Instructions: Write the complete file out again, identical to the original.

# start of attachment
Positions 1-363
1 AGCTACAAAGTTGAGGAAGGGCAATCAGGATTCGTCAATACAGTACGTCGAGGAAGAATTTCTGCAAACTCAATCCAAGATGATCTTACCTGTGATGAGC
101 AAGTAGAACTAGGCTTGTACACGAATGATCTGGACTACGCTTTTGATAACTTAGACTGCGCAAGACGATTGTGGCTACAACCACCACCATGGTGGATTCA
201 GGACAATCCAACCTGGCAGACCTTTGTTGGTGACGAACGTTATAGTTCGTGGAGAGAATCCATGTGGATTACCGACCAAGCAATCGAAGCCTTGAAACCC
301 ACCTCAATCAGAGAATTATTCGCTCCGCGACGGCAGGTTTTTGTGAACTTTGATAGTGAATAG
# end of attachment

Positions 1-363
1 AGCTACAAAGTTGAGGAAGGGCAATCAGGATTCGTCAATACAGTACGTCGAGGAAGAATTTCTGCAAACTCAATCCAAGATGATCTTACCTGTGATGAGC
101 AAGTAGAACTAGGCTTGTACACGAATGATCTGGACTACGCTTTTGATAACTTAGACTGCGCAAGACGATTGTGGCTACAACCACCACCATGGTGGATTCA
201 GGACAATCCAACCTGGCAGACCTTTGTTGGTGACGAACGTTATAGTTCGTGGAGAGAATCCATGTGGATTACCGACCAAGCAATCGAAGCCTTGAAACCC
301 ACCTCAATCAGAGAATTATTCGCTCCGCGACGGCAGGTTTTTGTGAACTTTGATAGTGAATAG